So the question is how to get gas to $4.00 and not hurt the struggling economy. All the options I know of have some very nasty side effects. I am also sure we need to find a way to do it.

    1) We could spend some of the stimulus money buying up gas hogs and paying based on the improvement in MPG of the replacement car or truck.

    2) Increase the gas tax by $2.00/gallon, but have a gas tax rebate for the first four hundred gallons (14,000 miles @ 35 MPG) per year (per tax payer, per driver or per car?). Nasty book keeping, but worth it if I can get $800 back.

    Any other ideas?

  • AP

    Charles, I agree in principle with your second suggestion; I have a few differences in detail. I would pass a law that would

    1) Increase the gasoline tax by $.10 every 3 months for 5 years (total of $2 at the end of the 5th year), and
    2) Split the total tax revenue evenly and return that to every tax filer as an income tax credit.

    This way there’s no new infrastructure or book keeping, and even people who take public transit are rewarded for not using gasoline. With the decreased gasoline usage, road tax revenue would drop, so we’d need to

    1) Increase the diesel tax by $.10 every 3 months for 5 years (total of $1 at the end of the 5th year), and
    2) Use it for roads and bridges.

    The diesel tax serves as a way to fund roads when electric cars become more common, since it will be difficult to tax them for their wear on the road. Most trucks will be using diesel for the foreseeable future.

    I’ve seen the proposal to buy up “gas hogs,” and (even though I work for a car company and would benefit), programs that eliminate running vehicles in good working condition make me nervous. What if that car hardly ever gets driven? Is it worth the cost of buying?

    I’ve also seen proposals to place heavy taxes on old “gas-guzzlers,” but what if you’re a car collector that drives each of these vehicles 20 miles per year? I think punishing ownership is the wrong thing to do. Discouraging use through a (revenue-neutral) higher tax seems simpler and more even-handed.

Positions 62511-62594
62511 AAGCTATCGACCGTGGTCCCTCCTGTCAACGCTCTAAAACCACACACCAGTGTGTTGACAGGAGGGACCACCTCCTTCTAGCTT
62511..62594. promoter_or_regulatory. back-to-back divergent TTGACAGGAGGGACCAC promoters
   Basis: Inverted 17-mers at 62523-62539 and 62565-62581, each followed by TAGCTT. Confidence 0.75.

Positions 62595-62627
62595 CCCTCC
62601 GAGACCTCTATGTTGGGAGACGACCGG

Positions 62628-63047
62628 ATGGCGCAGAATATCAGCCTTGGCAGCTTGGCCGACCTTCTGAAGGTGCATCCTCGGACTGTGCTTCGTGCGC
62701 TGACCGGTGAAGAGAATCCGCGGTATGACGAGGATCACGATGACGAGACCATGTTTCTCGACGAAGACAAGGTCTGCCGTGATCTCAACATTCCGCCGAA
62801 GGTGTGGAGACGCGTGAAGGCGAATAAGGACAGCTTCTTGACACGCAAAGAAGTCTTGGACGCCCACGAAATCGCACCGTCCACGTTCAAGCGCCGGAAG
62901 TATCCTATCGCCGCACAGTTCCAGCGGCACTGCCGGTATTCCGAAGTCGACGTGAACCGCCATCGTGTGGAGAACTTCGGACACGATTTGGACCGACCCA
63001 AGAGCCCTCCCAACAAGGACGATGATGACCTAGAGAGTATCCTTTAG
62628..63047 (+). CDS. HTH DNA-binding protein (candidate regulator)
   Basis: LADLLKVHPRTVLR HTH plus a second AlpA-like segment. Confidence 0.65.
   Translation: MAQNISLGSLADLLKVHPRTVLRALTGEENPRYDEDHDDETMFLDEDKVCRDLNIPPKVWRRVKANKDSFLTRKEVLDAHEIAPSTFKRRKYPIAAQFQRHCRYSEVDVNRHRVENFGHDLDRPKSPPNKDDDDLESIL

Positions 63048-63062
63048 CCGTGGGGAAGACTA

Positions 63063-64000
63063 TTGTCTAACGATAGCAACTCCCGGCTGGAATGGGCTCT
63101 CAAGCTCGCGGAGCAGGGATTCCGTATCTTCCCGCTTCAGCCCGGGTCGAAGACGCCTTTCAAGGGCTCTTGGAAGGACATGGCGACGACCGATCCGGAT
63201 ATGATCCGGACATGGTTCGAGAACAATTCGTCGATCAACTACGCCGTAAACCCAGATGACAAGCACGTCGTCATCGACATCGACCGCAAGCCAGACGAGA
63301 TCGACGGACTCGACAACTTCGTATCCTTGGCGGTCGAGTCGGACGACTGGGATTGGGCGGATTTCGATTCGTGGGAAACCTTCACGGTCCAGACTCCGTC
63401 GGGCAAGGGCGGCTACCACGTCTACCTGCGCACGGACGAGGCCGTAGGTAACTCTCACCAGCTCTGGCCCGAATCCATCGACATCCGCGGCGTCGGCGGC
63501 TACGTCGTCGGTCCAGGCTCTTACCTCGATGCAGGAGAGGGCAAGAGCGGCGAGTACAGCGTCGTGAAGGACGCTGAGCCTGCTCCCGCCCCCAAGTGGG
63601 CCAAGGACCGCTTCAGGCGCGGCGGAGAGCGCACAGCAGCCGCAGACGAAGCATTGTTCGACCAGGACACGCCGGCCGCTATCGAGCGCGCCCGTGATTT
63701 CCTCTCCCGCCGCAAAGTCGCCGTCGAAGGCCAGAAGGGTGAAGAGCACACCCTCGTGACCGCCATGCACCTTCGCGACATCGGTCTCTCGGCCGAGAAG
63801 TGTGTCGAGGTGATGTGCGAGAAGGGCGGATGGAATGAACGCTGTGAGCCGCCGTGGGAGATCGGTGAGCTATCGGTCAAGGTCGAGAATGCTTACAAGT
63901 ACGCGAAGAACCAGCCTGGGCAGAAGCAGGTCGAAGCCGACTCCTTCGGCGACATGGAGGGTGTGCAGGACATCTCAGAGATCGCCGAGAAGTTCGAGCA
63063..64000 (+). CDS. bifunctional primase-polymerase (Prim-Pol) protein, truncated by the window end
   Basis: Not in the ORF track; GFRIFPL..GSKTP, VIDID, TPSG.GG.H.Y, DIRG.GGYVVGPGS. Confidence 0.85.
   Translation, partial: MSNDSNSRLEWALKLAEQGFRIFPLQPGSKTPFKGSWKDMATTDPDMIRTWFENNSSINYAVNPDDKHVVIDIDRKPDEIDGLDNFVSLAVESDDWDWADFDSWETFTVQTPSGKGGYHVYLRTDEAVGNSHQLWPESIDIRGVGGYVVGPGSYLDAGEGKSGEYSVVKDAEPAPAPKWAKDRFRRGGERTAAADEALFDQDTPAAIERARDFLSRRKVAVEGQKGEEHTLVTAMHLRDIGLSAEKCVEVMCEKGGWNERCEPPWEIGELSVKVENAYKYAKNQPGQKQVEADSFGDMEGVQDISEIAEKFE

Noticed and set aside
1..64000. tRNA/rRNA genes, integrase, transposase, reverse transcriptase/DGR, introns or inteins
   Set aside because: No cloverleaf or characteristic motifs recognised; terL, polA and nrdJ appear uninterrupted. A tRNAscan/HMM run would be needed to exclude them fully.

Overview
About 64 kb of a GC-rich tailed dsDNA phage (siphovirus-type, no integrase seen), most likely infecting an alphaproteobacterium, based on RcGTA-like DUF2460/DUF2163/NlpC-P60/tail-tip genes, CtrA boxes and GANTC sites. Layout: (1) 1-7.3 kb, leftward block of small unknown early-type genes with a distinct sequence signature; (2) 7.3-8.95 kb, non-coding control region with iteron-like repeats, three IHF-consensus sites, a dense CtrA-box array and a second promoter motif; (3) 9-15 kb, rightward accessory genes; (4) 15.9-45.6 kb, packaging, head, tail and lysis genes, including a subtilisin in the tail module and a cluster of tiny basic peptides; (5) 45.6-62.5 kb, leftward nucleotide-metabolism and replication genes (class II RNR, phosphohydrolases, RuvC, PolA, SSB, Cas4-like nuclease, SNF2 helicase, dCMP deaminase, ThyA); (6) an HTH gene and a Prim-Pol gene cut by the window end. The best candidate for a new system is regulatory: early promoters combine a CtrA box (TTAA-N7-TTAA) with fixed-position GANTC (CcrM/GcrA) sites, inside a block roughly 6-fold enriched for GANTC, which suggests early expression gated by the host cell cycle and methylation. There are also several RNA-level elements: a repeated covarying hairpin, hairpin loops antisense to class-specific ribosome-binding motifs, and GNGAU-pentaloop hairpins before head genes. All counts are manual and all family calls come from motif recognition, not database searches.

• Anonymous

    The technology is available now, and is affordable, the new Prius will sell like hot cakes.

    How do you raise the price of gas without hurting the economy? You don’t. But since the average licensed driver uses about 60 gallons of fuel per month, it would be easy discourage gas guzzling by keeping track of the amount of fuel purchased by each licensed driver. Your driver’s license would be swiped when you authorized fuel disbursement, and if that car had purchased more than 60 gallons in the last 30 days, then a surcharge of 25% of the market price would be added to the bill. There would be no exceptions for diesel or commercial vehicles.

    With such a system in place, an incentive for high MPG vehicles would be created.

    Lets look at two vehicles, one that gets 20 MPG overall, and the new Prius that gets 50 MPH overall. Lets say the drivers drive an average of 18,000 miles per year or 1500 miles every 30 days.

    The driver of the average vehicle uses about 75 gallons and is encouraged to drive less or buy a higher MPG vehicle. The Prius driver uses 30 gallons and does not worry about the surcharge.

    On the other hand, someone driving a 15 MPH SUV will pay the surcharge frequently and seek a higher MPG vehicle.

    After a couple of years, the point where the surcharge kicks in could be lowered to say 45 gallons in the last 30 days.

  • Danface

    No. This would just enable them to run their assembly lines directly into car crushers. Think about it. Why not just subsidize heroin?

  • danface

    The shift to better fuel economy is attainable. Perhaps one of the ‘sacrifices’ we as a country need to make to fight terror is to drive fuel efficient vehicles? Gasp, how we live without mortgaging our houses to buy Lincoln Navigators that only go off road when we park to close to the lawn?

    I hope this moment of ‘change’ is not lost. I think the Obama Administration is smart enough to figure this out. Can the folks in Congress who take money from (and give money to) the automakers have enough grit to do the ‘right thing’? The ‘right thing’ being to take advantage of the bail out to force (yes, the government will force) better gas mileage?

    Stay tuned folks and remember DON’T “follow the money”. It will just make you sick to your stomachs


  • AP